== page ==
Wernicke encephalopathy

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Wernicke encephalopathy is "an acute neurological disorder characterized by the triad of ophthalmoplegia, ataxia, and disturbances of mental activity or consciousness. Eye movement abnormalities include nystagmus, external rectus palsies, and reduced conjugate gaze. Thiamine deficiency and chronic alcoholism are associated conditions. Pathologic features include periventricular petechial hemorrhages and neuropil breakdown in the diencephalon and brainstem. Chronic thiamine deficiency may lead to Korsakoff syndrome.[1]

This disorder was first described in 1881 by Carl Wernicke based on three untreated cases.[2]

Cause/etiology

The most common causes of Wernicke encephalopathy are alcoholism and a thiamine deficiency. Many conditions can cause a thiamine deficiency, such as hyperemesis gravidarum (vomiting during pregnancy),[3] dialysis,[4] and malnourished states in end-stage cancer, intractable vomiting, and extended courses of intravenous fluids with no other source of nutrition.[5]

Biochemistry

Thiamine is converted by the enzyme thiamine pyrophosphokinase to thiamine pyrophosphate. Thiamine pyrophosphate is a coenzyme for dehydrogenase enzymes in aerobic respiration, and the enzyme transketolase in the pentose phosphate pathway.[6]


Diagnosis

History and physical examination

Most patients will have absent nystagmus to cold caloric testing.[7]

Blood tests

Thiamine level

The concentration of thiamine (or more specifically thiamine pyrophosphate) can be measured in whole blood by high performance liquid chromatography (HPLC). Thiamine pyrophosphate may also be low in elderly and cause subtle peripheral neuropathy.[8]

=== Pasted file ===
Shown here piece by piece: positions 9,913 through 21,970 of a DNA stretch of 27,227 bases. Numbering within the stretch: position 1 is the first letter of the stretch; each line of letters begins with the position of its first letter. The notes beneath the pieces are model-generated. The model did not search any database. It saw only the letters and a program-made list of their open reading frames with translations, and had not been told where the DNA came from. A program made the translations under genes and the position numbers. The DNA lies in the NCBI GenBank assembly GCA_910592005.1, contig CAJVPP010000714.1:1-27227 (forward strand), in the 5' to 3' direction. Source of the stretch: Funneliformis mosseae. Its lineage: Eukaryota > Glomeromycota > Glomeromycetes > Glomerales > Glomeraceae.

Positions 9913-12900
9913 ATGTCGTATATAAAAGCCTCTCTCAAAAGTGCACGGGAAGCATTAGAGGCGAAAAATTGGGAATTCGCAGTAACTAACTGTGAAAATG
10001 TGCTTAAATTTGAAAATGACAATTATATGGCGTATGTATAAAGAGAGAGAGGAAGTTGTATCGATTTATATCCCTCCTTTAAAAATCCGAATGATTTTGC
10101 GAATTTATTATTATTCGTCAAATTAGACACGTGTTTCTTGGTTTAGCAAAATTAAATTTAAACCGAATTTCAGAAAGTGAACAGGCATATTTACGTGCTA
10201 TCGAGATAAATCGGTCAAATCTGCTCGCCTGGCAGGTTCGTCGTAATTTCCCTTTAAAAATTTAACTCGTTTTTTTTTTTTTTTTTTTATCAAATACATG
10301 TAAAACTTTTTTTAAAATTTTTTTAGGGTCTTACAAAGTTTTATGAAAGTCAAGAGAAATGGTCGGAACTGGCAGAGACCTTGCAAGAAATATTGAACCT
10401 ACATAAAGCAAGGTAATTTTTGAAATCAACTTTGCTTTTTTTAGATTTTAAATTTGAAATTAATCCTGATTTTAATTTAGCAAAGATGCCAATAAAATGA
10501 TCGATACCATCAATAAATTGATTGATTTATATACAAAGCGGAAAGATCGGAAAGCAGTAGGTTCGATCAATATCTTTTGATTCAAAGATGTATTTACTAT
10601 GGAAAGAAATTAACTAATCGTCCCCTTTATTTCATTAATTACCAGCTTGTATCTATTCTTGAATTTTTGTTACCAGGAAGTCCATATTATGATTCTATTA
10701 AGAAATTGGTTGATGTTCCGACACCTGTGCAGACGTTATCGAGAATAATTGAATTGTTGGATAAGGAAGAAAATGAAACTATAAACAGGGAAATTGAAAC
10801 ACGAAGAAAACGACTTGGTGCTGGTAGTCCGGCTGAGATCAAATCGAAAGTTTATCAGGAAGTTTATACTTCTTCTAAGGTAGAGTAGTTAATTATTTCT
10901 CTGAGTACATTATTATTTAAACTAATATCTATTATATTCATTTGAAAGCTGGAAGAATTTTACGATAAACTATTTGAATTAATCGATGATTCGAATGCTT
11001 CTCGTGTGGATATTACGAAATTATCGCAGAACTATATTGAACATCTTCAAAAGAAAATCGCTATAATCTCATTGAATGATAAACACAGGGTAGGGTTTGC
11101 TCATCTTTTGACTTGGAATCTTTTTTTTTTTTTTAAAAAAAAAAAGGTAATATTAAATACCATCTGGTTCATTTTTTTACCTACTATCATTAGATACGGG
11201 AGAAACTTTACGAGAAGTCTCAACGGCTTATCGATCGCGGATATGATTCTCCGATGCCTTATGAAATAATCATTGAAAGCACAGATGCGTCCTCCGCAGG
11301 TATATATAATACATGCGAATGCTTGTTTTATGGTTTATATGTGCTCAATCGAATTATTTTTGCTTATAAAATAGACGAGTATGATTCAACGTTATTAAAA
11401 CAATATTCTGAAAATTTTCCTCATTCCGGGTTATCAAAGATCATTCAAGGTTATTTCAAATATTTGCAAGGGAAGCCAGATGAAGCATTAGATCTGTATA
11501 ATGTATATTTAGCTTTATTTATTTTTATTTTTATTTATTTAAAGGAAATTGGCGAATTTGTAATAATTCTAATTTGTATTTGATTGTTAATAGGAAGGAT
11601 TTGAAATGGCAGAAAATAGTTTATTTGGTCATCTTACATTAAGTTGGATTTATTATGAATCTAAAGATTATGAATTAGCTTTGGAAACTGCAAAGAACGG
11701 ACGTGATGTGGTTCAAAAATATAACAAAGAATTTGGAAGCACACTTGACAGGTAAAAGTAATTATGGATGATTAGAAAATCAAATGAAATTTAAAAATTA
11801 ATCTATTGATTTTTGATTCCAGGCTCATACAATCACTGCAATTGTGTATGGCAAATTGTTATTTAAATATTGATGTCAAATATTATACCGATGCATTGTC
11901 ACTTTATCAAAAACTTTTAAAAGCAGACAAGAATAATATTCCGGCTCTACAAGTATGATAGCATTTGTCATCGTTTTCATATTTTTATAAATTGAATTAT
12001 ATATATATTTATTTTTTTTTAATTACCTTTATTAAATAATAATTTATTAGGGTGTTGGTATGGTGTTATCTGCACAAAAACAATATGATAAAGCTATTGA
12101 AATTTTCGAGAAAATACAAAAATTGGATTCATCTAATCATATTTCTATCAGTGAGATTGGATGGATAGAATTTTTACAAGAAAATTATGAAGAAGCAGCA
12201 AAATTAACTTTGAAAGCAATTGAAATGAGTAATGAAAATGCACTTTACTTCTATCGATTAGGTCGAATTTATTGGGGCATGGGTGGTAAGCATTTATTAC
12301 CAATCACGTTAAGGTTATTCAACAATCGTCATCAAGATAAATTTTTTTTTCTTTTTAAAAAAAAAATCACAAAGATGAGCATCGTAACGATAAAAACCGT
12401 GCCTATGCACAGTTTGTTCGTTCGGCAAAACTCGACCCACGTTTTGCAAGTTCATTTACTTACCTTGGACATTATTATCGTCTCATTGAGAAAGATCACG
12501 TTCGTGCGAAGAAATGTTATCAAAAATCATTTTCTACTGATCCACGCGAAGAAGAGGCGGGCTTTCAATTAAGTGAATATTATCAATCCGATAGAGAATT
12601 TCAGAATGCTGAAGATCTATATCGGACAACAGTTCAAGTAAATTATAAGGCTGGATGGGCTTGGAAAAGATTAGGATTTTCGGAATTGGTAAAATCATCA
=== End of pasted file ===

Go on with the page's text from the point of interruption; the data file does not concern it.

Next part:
Erythrocyte thiamine transketolase activity

Thiamine transketolase functional assay in whole blood may be used.[9], However, it can also be falsely low in other conditions.


MRI

The MRI may show enhancement of mamillary bodies with gadolinium suggesting reversible cytotoxic edema in 58% of patients.[10]

Treatment

The treatment is thiamine, thiamine tetrahydrofurfuryldisulphide (TTFD). Outcomes are worse if treatment is delayed.[9]

References

  1. National Library of Medicine. Wernicke Encephalopathy. Retrieved on 2008-01-01.
  2. Thomson AD, Cook CC, Guerrini I, Sheedy D, Harper C, Marshall EJ (2007). "Wernicke's encephalopathy revisited * Translation of the case history section of the original manuscript by Carl Wernicke 'Lehrbuch der Gehirnkrankheiten fur Aerzte and Studirende' (1881) with a commentary". Alcohol Alcohol. DOI:10.1093/alcalc/agm144. PMID 18056751. Research Blogging.
  3. Chiossi G, Neri I, Cavazzuti M, Basso G, Facchinetti F (2006). "Hyperemesis gravidarum complicated by Wernicke encephalopathy: background, case report, and review of the literature". Obstet Gynecol Surv 61 (4): 255–68. DOI:10.1097/01.ogx.0000206336.08794.65. PMID 16551377. Research Blogging.
  4. Hung SC, Hung SH, Tarng DC, Yang WC, Chen TW, Huang TP (2001). "Thiamine deficiency and unexplained encephalopathy in hemodialysis and peritoneal dialysis patients". Am. J. Kidney Dis. 38 (5): 941–7. PMID 11684545[e]
  5. Ogershok PR, Rahman A, Nestor S, Brick J (2002). "Wernicke encephalopathy in nonalcoholic patients". Am. J. Med. Sci. 323 (2): 107–11. PMID 11863078[e]
  6. Stryer, Lubert; Berg, Jeremy Mark; Tymoczko, John L. (2002). Biochemistry. San Francisco: W.H. Freeman. ISBN 0-7167-3051-0.  http://www.ncbi.nlm.nih.gov/books/bv.fcgi?rid=stryer [Full text]
  7. Ghez C (1969). "Vestibular paresis: a clinical feature of Wernicke's disease". J. Neurol. Neurosurg. Psychiatr. 32 (2): 134–9. PMID 5305749[e]
  8. Wilkinson TJ, Hanger HC, George PM, Sainsbury R (2000). "Is thiamine deficiency in elderly people related to age or co-morbidity?". Age Ageing 29 (2): 111–6. PMID 10791444[e]
  9. 9.0 9.1 Leigh D, McBurney A, McIlwain H (1981). "Erythrocyte transketolase activity in the Wernicke-Korsakoff syndrome". Br J Psychiatry 139: 153–6. PMID 7306754[e]
  10. Zuccoli G, Gallucci M, Capellades J, et al (2007). "Wernicke encephalopathy: MR findings at clinical presentation in twenty-six alcoholic and nonalcoholic patients". AJNR Am J Neuroradiol 28 (7): 1328–31. DOI:10.3174/ajnr.A0544. PMID 17698536. Research Blogging.